By positioning the late Edward Saids political interventions as a public intellectual on behalf of Palestinian populations living under Israeli occupation as a form of intellectual resistance, Abraham moves to consider forms of physical resistance, seeking to better understand the motivations of those who choose to turn their bodies into weapons. Matthew Abraham is Associate Professor of English at the University of Arizona, USA. He is the co-editor of The Making of Barack Obama: The Politics of Persuasion (2013) and the special issue of Cultural Critique on 'Edward Said and After: Toward a New Humanism' (2007). Abraham was presented with the Rachel Corrie Courage in the Teaching of Writing Award in 2005 by The Special Interest Groups and Caucuses of the Conference on College Composition and Communication.
This book offers a distinctive and novel approach to state-sponsored violence, one of the major problems facing humanity in the previous and now the twenty-first century. It addresses the question: how is it possible that large numbers of ordinary men and women are able to do the killing, torturing and violence that defines crimes against humanity? In his striking analysis, Rob Watts shows how and why states, of all political persuasions, engage in crimes against humanity, including: genocide, homicide, torture, kidnapping, illegal surveillance and detention. This book advances a new interpretive frame. It argues against the civilizing process model, showing how both states and social sciences like sociology and criminology have been complicit in splitting the social from the ethical while accepting too complacently that modern states are the exemplars of morality and rationality. The book makes the case that it is possible to bring together in the one interpretative frame, our understanding of social action involving personal motivation and ethical responsibility and patterns of collective social action operating in terms of the agencies of the State. Rob Watts identifies and charts the pathways of action and practical (i.e. ethical) judgements which the perpetrators of these crimes against humanity constructed for themselves to make sense of what they were doing. At once challenging and highly accessible, the book reveals the policy-making processes that produce state crime as well as showing how ordinary people do the states dirty work. Rob Watts is Professor of Social Policy at RMIT University, Australia. His previous publications include The Foundations of the National Welfare State (1987), Arguing About the Australian Welfare State (1992), Discovering Risk (2006), Talking Policy: Australian Social Policy (2007) and International Criminology: A Critical Introduction (2009).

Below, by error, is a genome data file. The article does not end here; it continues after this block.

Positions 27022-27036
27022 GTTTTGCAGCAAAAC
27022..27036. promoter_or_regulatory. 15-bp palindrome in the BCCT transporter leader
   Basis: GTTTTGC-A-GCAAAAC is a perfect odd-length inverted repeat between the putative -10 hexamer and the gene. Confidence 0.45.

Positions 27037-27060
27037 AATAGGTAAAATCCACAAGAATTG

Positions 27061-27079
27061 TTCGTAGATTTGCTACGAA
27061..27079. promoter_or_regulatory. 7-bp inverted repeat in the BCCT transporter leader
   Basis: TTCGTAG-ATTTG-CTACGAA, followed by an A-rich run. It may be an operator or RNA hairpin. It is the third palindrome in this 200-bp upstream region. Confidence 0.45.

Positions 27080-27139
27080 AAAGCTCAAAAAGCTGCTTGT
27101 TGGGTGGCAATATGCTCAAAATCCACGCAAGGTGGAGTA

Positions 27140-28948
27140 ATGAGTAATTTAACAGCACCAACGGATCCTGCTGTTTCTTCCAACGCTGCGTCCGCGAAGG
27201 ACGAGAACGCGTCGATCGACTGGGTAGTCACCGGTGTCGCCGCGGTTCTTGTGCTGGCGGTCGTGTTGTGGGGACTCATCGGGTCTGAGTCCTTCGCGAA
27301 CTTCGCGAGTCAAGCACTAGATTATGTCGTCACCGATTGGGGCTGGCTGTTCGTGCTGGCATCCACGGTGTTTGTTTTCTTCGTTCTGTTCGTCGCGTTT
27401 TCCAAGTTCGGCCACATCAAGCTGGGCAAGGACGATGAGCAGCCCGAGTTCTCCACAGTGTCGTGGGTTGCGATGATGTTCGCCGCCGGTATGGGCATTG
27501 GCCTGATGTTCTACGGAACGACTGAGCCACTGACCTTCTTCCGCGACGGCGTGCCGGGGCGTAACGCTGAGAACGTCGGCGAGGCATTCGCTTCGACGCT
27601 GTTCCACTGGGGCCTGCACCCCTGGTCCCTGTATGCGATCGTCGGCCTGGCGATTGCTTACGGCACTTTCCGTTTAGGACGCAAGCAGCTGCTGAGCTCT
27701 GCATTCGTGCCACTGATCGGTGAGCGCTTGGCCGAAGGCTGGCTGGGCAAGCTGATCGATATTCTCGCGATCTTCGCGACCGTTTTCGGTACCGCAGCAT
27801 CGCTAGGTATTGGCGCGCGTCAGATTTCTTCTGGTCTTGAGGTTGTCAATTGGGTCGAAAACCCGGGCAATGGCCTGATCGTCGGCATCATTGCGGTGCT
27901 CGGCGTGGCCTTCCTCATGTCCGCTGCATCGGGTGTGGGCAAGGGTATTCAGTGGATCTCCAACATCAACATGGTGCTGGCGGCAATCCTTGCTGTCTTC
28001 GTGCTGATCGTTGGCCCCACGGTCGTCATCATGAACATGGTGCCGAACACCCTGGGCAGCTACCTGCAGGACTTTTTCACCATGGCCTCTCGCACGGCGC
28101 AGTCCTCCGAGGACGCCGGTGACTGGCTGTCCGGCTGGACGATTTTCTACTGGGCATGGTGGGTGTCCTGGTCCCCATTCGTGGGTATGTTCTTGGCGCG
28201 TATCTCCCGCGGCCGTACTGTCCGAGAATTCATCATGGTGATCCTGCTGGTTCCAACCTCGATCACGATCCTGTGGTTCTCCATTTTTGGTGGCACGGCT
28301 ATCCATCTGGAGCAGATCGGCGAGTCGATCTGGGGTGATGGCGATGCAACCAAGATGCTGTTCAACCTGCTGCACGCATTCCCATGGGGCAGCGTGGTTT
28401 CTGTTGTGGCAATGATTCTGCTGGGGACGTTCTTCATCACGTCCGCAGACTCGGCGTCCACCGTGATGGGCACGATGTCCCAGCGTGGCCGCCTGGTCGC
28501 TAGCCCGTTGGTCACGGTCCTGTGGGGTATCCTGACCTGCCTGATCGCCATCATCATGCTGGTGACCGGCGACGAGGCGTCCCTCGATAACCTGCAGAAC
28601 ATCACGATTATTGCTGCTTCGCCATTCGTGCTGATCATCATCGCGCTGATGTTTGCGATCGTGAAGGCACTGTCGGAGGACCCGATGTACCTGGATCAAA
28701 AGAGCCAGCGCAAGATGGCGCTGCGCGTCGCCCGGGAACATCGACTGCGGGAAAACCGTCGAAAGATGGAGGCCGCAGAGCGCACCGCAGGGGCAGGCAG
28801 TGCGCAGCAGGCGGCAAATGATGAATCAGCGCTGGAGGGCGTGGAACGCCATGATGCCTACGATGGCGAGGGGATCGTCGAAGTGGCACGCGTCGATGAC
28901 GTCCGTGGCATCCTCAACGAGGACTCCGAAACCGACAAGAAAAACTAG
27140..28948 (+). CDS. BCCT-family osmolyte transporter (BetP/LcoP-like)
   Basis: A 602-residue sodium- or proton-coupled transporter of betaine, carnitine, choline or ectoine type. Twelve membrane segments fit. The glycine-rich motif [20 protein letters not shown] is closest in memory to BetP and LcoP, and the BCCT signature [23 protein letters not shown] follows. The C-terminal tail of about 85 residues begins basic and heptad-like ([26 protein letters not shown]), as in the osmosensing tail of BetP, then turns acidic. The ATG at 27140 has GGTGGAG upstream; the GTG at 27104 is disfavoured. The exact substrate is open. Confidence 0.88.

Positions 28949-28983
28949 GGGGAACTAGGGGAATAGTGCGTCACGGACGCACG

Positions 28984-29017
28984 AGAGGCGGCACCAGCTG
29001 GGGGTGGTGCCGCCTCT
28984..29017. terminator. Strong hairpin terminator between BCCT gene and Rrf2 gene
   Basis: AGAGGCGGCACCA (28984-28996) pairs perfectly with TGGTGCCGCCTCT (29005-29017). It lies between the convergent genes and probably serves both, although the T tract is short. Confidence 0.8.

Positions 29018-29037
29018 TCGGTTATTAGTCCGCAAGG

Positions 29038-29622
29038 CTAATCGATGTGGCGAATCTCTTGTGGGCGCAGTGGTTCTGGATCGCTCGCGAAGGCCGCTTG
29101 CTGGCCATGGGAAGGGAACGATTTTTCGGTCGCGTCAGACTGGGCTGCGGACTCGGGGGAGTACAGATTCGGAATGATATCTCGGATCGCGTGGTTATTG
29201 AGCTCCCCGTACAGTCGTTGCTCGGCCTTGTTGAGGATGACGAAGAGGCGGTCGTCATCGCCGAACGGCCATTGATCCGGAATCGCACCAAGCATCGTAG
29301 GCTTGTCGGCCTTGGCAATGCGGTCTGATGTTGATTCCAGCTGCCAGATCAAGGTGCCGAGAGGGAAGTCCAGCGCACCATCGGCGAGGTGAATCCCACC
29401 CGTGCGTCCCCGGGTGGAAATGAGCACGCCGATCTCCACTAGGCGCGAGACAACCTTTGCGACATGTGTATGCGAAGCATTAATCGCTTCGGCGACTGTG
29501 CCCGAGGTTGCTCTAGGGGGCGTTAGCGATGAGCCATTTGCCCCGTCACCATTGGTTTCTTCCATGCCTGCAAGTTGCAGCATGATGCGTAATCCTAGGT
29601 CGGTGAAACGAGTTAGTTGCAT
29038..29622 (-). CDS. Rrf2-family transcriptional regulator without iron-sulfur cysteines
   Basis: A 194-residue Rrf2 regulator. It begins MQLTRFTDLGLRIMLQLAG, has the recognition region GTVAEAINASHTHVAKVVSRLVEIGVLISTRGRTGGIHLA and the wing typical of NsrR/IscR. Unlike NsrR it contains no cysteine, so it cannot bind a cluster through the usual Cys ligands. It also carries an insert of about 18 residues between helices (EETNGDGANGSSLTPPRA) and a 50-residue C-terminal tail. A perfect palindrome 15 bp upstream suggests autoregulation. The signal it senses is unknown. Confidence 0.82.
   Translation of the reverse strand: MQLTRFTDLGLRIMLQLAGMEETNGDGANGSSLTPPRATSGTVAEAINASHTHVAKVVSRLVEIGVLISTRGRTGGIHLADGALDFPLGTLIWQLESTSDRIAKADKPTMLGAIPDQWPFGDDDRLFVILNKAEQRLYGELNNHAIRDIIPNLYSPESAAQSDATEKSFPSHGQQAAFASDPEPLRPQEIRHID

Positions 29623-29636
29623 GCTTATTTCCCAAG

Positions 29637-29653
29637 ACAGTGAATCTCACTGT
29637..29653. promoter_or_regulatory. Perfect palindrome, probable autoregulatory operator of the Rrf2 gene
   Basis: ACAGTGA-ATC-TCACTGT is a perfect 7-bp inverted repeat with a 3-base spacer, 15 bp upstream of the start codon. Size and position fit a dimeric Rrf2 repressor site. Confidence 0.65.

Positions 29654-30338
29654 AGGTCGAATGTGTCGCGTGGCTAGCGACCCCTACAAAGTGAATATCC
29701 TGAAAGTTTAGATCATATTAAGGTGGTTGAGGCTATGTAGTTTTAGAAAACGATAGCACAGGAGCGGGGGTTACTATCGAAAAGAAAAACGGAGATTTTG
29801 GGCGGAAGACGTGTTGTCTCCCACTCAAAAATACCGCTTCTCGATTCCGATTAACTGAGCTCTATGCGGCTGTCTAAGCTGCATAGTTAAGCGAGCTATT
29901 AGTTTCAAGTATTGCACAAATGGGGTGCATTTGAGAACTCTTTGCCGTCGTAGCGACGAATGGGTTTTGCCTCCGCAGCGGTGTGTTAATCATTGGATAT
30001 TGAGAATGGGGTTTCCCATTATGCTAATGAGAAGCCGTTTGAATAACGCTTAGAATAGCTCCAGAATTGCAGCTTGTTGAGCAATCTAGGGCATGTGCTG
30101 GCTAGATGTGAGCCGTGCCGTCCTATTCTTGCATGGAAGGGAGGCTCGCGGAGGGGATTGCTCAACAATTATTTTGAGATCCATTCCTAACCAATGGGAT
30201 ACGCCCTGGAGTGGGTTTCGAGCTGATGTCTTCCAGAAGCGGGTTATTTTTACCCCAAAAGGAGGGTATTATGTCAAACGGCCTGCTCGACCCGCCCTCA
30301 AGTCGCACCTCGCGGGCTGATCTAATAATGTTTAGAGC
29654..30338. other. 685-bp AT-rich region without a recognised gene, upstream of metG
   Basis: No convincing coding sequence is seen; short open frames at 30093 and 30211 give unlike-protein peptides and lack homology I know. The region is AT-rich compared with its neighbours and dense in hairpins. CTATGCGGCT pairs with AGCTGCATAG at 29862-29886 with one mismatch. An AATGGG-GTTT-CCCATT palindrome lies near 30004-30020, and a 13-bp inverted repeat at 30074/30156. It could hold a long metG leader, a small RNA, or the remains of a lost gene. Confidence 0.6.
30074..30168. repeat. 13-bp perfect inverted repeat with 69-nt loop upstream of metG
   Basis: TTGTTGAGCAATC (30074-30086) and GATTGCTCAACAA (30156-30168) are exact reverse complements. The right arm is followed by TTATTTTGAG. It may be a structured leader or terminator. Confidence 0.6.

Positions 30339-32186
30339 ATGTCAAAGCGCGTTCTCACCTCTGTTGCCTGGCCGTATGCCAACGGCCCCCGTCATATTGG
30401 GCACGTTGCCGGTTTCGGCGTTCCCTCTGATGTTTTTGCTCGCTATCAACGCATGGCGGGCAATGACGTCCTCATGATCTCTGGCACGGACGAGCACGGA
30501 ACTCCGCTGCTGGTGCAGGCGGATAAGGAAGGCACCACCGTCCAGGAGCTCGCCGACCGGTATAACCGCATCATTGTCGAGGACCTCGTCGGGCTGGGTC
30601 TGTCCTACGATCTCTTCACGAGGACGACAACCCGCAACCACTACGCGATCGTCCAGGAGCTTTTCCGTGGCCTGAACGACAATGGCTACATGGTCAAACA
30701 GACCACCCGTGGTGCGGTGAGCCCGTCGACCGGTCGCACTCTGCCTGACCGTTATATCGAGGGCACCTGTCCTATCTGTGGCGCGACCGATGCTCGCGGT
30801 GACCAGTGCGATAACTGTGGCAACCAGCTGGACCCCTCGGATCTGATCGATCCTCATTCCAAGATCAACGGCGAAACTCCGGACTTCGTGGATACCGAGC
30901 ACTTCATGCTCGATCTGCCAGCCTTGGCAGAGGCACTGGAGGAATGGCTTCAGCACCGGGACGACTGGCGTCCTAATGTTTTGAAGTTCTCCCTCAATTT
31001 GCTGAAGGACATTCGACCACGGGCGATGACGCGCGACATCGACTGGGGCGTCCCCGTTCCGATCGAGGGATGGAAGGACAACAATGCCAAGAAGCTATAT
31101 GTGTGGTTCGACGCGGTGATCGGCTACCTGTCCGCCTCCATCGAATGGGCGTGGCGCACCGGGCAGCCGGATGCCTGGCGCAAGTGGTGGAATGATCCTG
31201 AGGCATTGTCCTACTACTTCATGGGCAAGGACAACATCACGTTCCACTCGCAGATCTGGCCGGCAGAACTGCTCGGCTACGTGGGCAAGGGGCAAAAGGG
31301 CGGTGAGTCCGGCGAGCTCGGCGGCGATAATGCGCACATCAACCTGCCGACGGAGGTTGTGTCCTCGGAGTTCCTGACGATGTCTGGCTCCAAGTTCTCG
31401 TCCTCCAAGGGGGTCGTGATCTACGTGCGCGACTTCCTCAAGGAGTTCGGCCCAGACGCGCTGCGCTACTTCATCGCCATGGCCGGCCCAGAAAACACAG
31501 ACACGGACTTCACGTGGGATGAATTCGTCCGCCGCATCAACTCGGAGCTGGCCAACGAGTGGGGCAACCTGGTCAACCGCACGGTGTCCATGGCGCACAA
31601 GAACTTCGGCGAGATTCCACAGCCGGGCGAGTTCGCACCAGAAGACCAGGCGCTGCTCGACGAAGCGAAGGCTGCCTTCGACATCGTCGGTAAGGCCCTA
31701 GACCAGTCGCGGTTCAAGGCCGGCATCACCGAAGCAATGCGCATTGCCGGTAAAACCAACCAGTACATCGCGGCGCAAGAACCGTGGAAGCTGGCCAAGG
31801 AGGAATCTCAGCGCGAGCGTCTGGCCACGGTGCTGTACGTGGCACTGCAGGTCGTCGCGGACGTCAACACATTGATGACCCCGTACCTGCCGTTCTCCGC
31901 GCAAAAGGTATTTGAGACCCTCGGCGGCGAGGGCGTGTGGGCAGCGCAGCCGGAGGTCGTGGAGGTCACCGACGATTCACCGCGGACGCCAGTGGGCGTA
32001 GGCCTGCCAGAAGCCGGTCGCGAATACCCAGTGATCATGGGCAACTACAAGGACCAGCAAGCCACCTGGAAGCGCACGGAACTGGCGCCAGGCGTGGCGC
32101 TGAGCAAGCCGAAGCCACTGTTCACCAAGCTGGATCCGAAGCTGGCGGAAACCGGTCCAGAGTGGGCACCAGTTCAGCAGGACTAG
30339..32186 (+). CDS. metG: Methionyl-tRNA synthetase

Advances in Experimental Social Psychology continues to be one of the most sought after and most often cited series in this field. Containing contributions of major empirical and theoretical interest, this series represents the best and the brightest in new research, theory, and practice in social psychology. This serial is part of the Social Sciences package on ScienceDirect. Visit info.sciencedirect.com for more information. Advances in Experimental Social Psychology is available online on ScienceDirect - full-text online of volume 32 onward. Elsevier book series on ScienceDirect gives multiple users throughout an institution simultaneous online access to an important complement to primary research. Digital delivery ensures users reliable, 24-hour access to the latest peer-reviewed content. The Elsevier book series are compiled and written by the most highly regarded authors in their fields and are selected from across the globe using Elseviers extensive researcher network. For more information about the Elsevier Book Series on ScienceDirect Program, please visit store.elsevier.com. One of the most sought after and most often cited series in this field Contains contributions of major empirical and theoretical interest Represents the best and the brightest in new research, theory, and practice in social psychology Mark P. Zanna is a retired University Professor and former Chair of Psychology at the University of Waterloo. He received his BA (66) and PhD (70) from Yale University. Professor Zannas area of research is the psychology of attitudes. Primarily funded over the years by grants from the Social Sciences and Humanities Research Council of Canada, he has studied attitude structure and function, attitude formation and change, communication and persuasion (including the persistence of persuasion), and the attitude-behaviour relation. He has also conducted research on (a) overcoming resistance to persuasion, including research on subliminal priming and persuasion, self-affirmation and persuasion, and narrative persuasion, and (b) implicit attitudes (i.e., relatively automatic, intuitive evaluations), including research on aversive racists (i.e., those individuals who test low on thoughtful, conscious measures of prejudice, but high on more automatic, intuitive measures of prejudice) and defensive self-esteem (i.e., those individuals who test high on thoughtful, conscious measures of self-esteem, but low on more automatic, intuitive measures of self-esteem). In the domain of health promotion, he has evaluated a safer sex intervention and tested the subtle effects (e.g., on implicit norms) of movie stars smoking in feature films. Currently, he is investigating the causes and consequences of negative implicit norms toward females in STEM disciplines. A winner of several career awards for distinguished scientific contribution (D. O. Hebb Award, Canadian Psychological Association, 1993; D. T. Campbell Award, Society of Personality and Social Psychology, 1997; Fellow, Royal Society of Canada, 1999; Inaugural Excellence in Research Award, UW, 2000; Inaugural Distinguished University Professor, UW, 2004; Inaugural Excellence in Graduate Supervision, UW, 2005; Distinguished Scientist Award, Society of Experimental Social Psychology, 2007; K. Lewin Award, Society for the Psychological Study of Social Issues, 2010; Killam Prize Laureate, Canada Council for the Arts, 2011), Professor Zanna has been a consulting editor of the top four journals in social/personality psychology (Journal of Personality and Social Psychology, Journal of Experimental Social Psychology, Personality and Social Psychology Bulletin, and Journal of Personality) plus 7 other journals. Currently, he co-edits the Ontario Symposium on Personality and Social Psychology (since 1981) and the Advances in Experimental Social Psychology (since 1991), the two major edited book series in social psychology. He has also been elected to the presidencies of the two major learned societies in social psychology, the Society of Experimental Social Psychology (1985) and the Society of Personality and Social Psychology (1997). 32 (of 34) of Professor Zannas doctoral or postdoctoral students have taken academic positions. Six students chaired their respective departments (plus one was the President of a small US college) and 12 others became editors (or consulting editors) of major journals in the field. According to the Web of Science, Professor Zannas lifetime citations